Sam Dolgoff, editor of the best anthology of Bakunin’s writings, has now produced an excellent documentary history of the Anarchist collectives in Spain. Although there is a vast literature on the Spanish Civil War, this is [was] the first book in English that is devoted to the experiments in workers’ self-management, both urban and rural, which constituted one of the most remarkable social revolutions in modern history. —Paul Avrich
Lenin once identified “the sum total of the conditions necessary for socialism” as large-scale capitalist engineering and planned organization subordinated to a Soviet state, that is, a “proletarian dictatorship” ruled by a vanguard party. The eyewitness reports and commentary presented in this highly important study reveal a very different understanding of the nature of socialism and the means for achieving it.
Libertarian communism, as it was realised during the Spanish revolution, was truly the creation of workers and peasants. It was a “spontaneous” creation—for which, in fact, the groundwork had been laid by decades of struggle and education, experiment and thought.
Varied, complex, often inspiring, the achievement of the people of Spain is unique in the history of 20th century revolution. It should be carefully studied, not merely as the record of a remarkable human accomplishment, but also for the insight it provides into the problems of constructing a social order that is just and humane, committed to freedom from exploitation and oppression, whether by a capitalist autocracy or an authoritarian state apparatus.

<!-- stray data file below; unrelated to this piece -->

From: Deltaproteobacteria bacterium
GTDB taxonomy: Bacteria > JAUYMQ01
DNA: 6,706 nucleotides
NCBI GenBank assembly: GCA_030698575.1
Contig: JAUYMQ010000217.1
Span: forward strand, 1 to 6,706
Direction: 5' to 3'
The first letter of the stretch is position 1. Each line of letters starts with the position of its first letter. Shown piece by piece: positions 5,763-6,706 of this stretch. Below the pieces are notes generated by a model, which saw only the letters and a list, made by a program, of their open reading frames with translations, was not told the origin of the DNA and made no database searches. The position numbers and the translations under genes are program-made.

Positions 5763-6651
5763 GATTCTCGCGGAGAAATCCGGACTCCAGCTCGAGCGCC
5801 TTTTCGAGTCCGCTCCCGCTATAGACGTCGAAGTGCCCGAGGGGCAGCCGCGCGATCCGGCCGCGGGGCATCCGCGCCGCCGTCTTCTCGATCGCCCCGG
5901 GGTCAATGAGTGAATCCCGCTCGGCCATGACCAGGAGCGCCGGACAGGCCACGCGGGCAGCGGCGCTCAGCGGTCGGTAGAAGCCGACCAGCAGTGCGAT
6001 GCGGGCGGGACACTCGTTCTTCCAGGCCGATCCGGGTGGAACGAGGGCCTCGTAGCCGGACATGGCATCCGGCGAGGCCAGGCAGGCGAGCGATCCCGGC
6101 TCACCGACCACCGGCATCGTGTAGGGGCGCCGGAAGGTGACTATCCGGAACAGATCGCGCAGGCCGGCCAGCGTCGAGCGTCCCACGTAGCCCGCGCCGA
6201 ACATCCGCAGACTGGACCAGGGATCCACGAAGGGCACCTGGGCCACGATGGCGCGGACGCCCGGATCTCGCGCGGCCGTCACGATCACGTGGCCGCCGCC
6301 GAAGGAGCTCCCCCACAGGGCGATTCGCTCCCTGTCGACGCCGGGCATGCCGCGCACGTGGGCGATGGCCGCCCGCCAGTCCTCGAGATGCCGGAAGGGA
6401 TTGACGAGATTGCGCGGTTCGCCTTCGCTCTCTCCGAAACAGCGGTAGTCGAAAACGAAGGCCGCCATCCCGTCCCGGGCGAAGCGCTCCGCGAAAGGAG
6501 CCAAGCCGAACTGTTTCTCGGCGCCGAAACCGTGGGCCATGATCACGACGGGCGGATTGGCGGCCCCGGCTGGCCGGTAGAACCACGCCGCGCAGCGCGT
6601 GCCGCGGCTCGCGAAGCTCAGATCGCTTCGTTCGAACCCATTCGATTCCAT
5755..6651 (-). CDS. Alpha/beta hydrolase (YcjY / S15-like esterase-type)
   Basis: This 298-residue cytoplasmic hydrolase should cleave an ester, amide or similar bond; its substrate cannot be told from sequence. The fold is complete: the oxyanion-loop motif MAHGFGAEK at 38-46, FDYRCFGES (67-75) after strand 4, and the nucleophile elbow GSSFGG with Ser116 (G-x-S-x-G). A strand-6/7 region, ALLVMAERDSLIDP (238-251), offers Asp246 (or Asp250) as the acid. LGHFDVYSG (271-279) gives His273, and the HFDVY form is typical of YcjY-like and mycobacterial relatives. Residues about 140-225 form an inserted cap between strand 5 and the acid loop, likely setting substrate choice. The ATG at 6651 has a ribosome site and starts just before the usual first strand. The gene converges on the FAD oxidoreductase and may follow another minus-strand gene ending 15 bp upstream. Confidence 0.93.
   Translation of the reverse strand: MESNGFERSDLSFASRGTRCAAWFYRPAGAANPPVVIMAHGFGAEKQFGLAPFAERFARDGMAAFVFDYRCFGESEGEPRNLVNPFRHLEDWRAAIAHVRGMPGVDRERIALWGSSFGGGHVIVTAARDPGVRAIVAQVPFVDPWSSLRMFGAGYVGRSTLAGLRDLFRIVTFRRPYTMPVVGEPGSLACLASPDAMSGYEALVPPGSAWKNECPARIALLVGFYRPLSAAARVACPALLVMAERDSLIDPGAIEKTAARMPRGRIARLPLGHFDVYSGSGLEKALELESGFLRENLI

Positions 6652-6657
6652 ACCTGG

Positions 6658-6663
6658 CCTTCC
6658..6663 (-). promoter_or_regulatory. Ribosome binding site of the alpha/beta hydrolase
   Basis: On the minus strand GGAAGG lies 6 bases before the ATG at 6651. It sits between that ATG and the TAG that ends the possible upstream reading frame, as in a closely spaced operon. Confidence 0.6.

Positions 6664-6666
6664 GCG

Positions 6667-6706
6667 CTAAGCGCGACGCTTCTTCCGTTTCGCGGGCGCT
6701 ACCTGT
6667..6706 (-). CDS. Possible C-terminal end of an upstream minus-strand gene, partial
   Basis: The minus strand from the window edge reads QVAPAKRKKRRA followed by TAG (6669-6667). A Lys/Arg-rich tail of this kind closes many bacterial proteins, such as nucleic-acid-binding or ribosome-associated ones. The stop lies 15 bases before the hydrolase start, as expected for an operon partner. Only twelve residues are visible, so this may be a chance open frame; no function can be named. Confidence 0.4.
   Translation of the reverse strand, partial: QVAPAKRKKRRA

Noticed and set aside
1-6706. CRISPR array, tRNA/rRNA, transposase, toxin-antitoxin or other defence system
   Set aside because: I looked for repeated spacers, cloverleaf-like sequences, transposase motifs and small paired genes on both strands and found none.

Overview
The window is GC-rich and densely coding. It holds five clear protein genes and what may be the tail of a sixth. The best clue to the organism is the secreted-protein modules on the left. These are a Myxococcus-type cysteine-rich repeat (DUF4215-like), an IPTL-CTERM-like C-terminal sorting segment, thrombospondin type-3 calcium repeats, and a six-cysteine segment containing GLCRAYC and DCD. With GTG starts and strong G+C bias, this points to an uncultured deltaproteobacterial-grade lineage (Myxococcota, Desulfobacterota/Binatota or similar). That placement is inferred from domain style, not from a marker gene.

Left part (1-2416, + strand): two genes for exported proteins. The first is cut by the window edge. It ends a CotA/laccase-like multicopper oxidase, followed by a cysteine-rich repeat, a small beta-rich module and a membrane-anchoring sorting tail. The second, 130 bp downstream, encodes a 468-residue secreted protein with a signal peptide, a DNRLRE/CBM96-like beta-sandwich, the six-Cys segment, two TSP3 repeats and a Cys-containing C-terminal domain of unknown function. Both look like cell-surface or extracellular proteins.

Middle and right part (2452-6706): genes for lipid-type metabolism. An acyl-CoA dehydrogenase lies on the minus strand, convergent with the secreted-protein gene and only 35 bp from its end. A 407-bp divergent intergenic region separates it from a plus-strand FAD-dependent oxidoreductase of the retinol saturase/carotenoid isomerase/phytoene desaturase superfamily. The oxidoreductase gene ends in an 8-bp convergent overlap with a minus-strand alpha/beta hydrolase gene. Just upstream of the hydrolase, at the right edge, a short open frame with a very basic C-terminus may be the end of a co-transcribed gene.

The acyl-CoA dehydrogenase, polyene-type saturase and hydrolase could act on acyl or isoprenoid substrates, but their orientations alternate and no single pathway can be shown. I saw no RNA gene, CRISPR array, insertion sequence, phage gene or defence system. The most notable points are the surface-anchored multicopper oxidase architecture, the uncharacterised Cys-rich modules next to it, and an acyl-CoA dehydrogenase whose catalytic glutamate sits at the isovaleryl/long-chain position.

For a brief period, the Spanish people offered the world a glimpse of a future that differs by orders of magnitude from the tendencies inherent in the state capitalist and state socialist societies that exist today. —Noam Chomsky
Joaquín Ascaso Budría (Zaragoza, aprox. 1906 ó 1907 – Caracas, marzo de 1977), anarcosindicalista español, presidente del Consejo Regional de Defensa de Aragón entre 1936 y 1937. De profesión obrero albañil, en su juventud se afilió a la Confederación Nacional del Trabajo, participando en la agrupación anarquista “Los Indomables” y colaborando con otra llamada “Los Solidarios”. Fue detenido en Zaragoza por sus actividades sindicales en 1924 y la ficha policial le daba una edad de 17 años, tras lo que huyó a Francia hasta el advenimiento de la Segunda República Española, viéndose muy influenciado por la Sublevación de Jaca.
Written during the Spanish Civil War, published in 1943, revised in 1950 and republished in paperback in1960, The Spanish Labyrinth assesses the social and political background of the war, not the war itself. Brenan a middle-class, liberal, Anglo-Irish expatriate who lived in Spain from 1919 until 1936, returning in 1953 — wrote comprehensively about the political and religious divisions in Spain from the 16th to the 20th centuries: the church, the tensions with Liberalism, the ‘patria chica’ and the main autonomous regions, Carlism, industrialisation, the agrarian question, communal life, the Republic, the Constituent Cortes, class struggle, etc. — not forgetting the important role of anarchism and anarcho-syndicalism in Spanish politics. And although his attitude to the Spanish anarchist–anarcho-syndicalist movement and working class in general is patronising and condescending, it is to an extent understandable given his middle-class upbringing, prejudices and friendship circles.